Okay, so I’m pretty addicted to the latest version of Sherlock Holmes, courtesy of the BBC. Robert Downey Jr. not withstanding, it’s a really great iteration of the story. A modern-day Sherlock and Dr. Watson (played by Martin Freeman, aka Bilbo Baggins) solve crimes around modern London and England in that oh-so-distinctive (and deductive) way: Sherlock perceives the clues and hints surrounding an “unsolvable” case and eventually comes up with a solution.
One of leadership’s most crucial tasks is to “interrogate reality.” That is to say, a leader’s job is to be able to take the pulse of his or her team/organization by asking questions like:
Where are resources needed?
Who needs encouragement?
What needs vision?
And so the list goes on. The main point is to be able to assemble an accurate portrait of what’s going on. Really going on.
Kind of like solving a crime.
A repeating theme in Sherlock (or it’s California-equivalent, Psych) is when the police rush to a decision because they have reacted to the most obvious clue. Sherlock then shows up to show how they’ve missed 5 other clues that would lead them down to a different suspect.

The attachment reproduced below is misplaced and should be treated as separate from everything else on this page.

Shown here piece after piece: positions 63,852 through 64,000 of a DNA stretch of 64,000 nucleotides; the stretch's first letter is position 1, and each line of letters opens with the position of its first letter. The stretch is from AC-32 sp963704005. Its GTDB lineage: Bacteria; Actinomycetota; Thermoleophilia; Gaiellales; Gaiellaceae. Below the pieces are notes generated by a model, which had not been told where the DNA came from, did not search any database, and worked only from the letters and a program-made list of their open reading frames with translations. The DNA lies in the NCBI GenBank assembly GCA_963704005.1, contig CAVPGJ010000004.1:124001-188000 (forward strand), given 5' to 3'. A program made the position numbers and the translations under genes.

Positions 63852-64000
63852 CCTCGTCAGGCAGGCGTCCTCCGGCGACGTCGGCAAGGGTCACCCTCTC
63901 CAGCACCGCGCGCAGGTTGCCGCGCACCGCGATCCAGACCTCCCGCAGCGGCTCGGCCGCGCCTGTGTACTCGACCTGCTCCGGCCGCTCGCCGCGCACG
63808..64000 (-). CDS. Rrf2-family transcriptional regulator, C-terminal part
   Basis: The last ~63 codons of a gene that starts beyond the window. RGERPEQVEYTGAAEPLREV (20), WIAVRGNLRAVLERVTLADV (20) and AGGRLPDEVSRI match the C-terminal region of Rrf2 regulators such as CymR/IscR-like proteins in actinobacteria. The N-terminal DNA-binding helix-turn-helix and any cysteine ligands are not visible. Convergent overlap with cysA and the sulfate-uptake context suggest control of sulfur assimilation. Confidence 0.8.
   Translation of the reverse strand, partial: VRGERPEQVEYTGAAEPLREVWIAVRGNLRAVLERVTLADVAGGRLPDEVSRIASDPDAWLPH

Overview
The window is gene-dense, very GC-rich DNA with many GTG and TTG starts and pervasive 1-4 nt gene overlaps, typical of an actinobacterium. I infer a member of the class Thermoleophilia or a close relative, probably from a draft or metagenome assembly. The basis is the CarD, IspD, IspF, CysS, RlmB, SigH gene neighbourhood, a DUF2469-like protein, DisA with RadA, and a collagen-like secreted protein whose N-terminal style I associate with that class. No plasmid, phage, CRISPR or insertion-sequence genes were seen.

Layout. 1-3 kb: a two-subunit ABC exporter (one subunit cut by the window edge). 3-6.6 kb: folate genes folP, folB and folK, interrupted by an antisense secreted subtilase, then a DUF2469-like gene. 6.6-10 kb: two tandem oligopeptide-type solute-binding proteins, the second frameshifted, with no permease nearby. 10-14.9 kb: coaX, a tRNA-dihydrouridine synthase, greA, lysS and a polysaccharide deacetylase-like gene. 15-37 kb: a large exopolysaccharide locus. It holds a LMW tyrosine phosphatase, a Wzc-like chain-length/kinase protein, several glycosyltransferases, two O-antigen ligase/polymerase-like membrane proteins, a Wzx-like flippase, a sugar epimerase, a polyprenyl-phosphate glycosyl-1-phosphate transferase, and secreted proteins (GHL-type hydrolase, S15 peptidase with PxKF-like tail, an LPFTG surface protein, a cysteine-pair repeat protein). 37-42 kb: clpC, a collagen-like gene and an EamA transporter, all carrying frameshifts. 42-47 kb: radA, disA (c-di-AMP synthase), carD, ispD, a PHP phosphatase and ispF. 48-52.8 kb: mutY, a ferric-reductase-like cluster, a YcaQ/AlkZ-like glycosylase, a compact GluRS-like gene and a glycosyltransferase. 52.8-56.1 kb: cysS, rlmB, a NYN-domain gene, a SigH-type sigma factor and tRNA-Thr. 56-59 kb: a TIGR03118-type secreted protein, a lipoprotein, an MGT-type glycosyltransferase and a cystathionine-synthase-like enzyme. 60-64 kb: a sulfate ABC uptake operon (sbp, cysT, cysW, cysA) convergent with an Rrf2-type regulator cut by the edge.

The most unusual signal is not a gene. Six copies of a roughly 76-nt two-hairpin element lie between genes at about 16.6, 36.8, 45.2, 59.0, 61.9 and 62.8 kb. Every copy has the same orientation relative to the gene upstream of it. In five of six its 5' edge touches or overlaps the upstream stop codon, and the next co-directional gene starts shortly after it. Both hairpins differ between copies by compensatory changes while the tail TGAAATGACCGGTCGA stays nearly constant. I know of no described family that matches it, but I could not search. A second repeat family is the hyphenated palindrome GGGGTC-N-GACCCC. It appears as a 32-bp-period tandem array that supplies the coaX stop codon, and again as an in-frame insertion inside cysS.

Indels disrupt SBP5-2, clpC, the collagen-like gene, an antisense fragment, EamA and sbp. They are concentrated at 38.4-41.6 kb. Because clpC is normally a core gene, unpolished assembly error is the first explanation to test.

A different reality.
Similarly, one of the most common mistakes I’ve seen leaders make is when they attempt to interrogate reality using only one—usually very obvious—clue. It’s the ONE conversation with their favorite employee; it’s the SINGLE e-mail that says something disastrous (or something amazing); it’s the one metric that determines their paradigm.
But just like inspector Lestrade, this singular clue is most likely leading them to a skewed version of reality.
I’ve been around leaders who have contentedly announced, “Sue is so happy here!” while at the same time I’ve heard from 3 other people that Sue is frustrated and feels like she’s not listened to.
It’s easy to blame Sue and say, “Well she’s not being honest.”
But here’s the deal: you’re the leader. You are the one who is supposed to provide an environment where Sue can be honest, or at the very least you should be disciplined enough to talk to multiple people about Sue’s state of mind.
The thing leaders need to do is to step back and look at the wider view; to assemble a multitude of clues from which they can more accurately deduce the truth. What employees are they not hearing from? Which segment of the church population does not have a voice? What metric is being ignored?
Interrogating reality is not easy. Facing the truth is a bit scary, and merely mustering up the energy to observe multiple “clues” can be exhausting. At the same time, that essentially is one of our charges as leaders and influencing.
(did you like how I did that?)